Around the country, some riders have no alternative to using rural public transit. Others need the service more than ever to get to medical treatment or to a vaccination appointment. That leaves transit agencies struggling to protect riders and drivers, both of whom may be at high risk of complications from Covid-19.
Mobilizing Transit and Public Health Partnerships
for COVID-19 Vaccinations
Join NCMM for 45-minute conversations featuring practical examples of how public transit is collaborating with public health to ensure Americans have access to the COVID-19 vaccine. On April 7th, we will be joined by Flint MTA in Flint, Michigan and Nashua Transit system in Nashua, New Hampshire.
Practical examples of mobilizing transit and public health partnerships for COVID-19 vaccinations
SPARTAN Transit Services
SPARTAN Transit used their Mobility Hub as a mass vaccination site, in addition to offering free rides to vaccine appointments.
Lewis County, Washington
Twin Transit has coordinated with the local health department to offer mobile vaccination clinics and fare-free rides to vaccine appointments.
NCDOT, in partnership with the NCDHHS, has ensured every transit agency in the state has funding to offer rides to vaccinations.
Transit's Essential Role in the Vaccination Effort
Transit has long played an essential role in our communities, and transit’s role in supporting the vaccination effort across the United States is no different. In the table below, NCMM has compiled examples of how transit agencies are working with public health agencies, community health organizations, and others in their vaccination efforts. Have an example you think should be included? Please send any examples to firstname.lastname@example.org.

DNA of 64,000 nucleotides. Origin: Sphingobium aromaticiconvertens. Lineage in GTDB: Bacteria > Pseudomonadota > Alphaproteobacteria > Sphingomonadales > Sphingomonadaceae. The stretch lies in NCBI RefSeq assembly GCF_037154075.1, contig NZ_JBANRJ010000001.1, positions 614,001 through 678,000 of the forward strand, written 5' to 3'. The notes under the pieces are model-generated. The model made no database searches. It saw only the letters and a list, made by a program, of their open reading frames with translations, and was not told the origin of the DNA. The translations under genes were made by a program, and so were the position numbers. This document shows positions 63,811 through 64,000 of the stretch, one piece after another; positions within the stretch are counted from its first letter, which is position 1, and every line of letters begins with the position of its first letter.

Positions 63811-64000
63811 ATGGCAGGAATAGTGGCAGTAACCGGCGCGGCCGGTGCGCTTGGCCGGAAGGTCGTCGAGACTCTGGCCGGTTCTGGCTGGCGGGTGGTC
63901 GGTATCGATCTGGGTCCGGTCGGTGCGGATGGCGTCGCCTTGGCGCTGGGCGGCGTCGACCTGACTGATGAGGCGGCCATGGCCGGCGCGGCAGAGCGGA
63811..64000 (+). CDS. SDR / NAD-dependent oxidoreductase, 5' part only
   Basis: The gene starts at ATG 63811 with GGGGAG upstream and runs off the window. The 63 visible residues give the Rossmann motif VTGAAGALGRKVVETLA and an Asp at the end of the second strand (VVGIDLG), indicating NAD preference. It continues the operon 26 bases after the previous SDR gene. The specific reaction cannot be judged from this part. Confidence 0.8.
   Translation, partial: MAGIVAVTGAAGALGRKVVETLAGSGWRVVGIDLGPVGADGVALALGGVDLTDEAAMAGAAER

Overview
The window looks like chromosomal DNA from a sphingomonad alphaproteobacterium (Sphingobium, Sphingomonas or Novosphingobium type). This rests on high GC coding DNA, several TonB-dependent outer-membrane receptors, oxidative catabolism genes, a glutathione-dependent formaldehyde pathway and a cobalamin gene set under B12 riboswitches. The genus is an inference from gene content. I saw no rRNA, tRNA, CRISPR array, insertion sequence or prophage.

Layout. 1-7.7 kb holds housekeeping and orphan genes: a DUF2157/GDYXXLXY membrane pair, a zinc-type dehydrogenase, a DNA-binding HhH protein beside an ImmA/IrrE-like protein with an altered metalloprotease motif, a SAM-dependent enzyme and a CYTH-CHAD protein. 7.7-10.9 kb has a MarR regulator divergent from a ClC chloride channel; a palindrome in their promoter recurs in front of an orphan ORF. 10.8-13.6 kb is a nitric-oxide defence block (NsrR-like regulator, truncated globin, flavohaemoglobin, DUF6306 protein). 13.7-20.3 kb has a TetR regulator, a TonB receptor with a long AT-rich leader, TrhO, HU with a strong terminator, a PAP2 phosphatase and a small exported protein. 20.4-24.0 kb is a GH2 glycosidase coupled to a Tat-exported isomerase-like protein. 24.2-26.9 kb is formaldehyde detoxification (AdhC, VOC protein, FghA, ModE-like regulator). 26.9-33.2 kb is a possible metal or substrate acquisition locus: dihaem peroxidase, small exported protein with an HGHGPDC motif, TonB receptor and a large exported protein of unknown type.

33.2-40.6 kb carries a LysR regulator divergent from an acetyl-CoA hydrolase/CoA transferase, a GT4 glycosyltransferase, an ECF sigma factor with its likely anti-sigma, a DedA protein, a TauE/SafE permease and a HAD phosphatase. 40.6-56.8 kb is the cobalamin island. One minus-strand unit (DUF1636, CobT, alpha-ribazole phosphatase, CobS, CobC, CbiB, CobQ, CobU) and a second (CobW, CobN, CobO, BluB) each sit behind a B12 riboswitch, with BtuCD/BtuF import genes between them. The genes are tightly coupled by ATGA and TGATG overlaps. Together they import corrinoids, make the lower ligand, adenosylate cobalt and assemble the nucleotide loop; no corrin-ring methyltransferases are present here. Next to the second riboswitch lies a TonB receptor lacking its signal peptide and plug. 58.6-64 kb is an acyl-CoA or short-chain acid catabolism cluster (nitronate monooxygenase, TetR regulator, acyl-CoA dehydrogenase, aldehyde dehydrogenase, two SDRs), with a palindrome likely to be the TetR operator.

Additional resources from our partners:
Daily Mobility News on COVID-19
Walgreens and Uber Technologies, Inc., have joined forces to help underserved Americans get access to COVID-19 vaccines. They have also partnered with the National Urban League to help reduce vaccine hesitancy among communities of color.
The state’s vaccination rollout assumes that people who are eligible for the vaccine will be able to get to hospitals or pharmacies giving the shots. That has left Ohioans who can’t leave their homes, and don’t live in nursing homes or senior housing, like Pinto, searching for guidance.